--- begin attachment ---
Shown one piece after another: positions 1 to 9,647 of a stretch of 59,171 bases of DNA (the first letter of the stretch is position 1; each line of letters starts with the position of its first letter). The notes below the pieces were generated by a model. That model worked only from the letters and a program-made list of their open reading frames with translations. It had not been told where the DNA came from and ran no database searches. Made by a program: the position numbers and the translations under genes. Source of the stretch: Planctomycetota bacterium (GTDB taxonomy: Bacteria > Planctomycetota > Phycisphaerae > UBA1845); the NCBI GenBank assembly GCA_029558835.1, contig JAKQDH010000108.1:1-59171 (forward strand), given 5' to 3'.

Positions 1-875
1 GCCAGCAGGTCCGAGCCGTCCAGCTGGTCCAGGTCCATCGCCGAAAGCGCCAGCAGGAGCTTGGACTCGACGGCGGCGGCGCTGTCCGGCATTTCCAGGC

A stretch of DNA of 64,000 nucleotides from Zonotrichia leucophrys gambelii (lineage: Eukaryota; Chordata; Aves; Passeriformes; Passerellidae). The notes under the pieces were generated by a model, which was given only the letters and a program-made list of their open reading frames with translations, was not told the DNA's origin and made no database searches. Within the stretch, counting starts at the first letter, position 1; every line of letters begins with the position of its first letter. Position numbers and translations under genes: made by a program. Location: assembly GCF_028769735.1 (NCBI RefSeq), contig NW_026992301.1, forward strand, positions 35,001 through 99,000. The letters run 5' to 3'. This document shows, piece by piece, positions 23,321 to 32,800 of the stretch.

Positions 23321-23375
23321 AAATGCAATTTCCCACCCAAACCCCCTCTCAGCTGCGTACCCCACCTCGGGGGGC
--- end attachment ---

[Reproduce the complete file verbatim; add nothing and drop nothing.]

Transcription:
Shown one piece after another: positions 1 to 9,647 of a stretch of 59,171 bases of DNA (the first letter of the stretch is position 1; each line of letters starts with the position of its first letter). The notes below the pieces were generated by a model. That model worked only from the letters and a program-made list of their open reading frames with translations. It had not been told where the DNA came from and ran no database searches. Made by a program: the position numbers and the translations under genes. Source of the stretch: Planctomycetota bacterium (GTDB taxonomy: Bacteria > Planctomycetota > Phycisphaerae > UBA1845); the NCBI GenBank assembly GCA_029558835.1, contig JAKQDH010000108.1:1-59171 (forward strand), given 5' to 3'.

Positions 1-875
1 GCCAGCAGGTCCGAGCCGTCCAGCTGGTCCAGGTCCATCGCCGAAAGCGCCAGCAGGAGCTTGGACTCGACGGCGGCGGCGCTGTCCGGCATTTCCAGGC

A stretch of DNA of 64,000 nucleotides from Zonotrichia leucophrys gambelii (lineage: Eukaryota; Chordata; Aves; Passeriformes; Passerellidae). The notes under the pieces were generated by a model, which was given only the letters and a program-made list of their open reading frames with translations, was not told the DNA's origin and made no database searches. Within the stretch, counting starts at the first letter, position 1; every line of letters begins with the position of its first letter. Position numbers and translations under genes: made by a program. Location: assembly GCF_028769735.1 (NCBI RefSeq), contig NW_026992301.1, forward strand, positions 35,001 through 99,000. The letters run 5' to 3'. This document shows, piece by piece, positions 23,321 to 32,800 of the stretch.

Positions 23321-23375
23321 AAATGCAATTTCCCACCCAAACCCCCTCTCAGCTGCGTACCCCACCTCGGGGGGC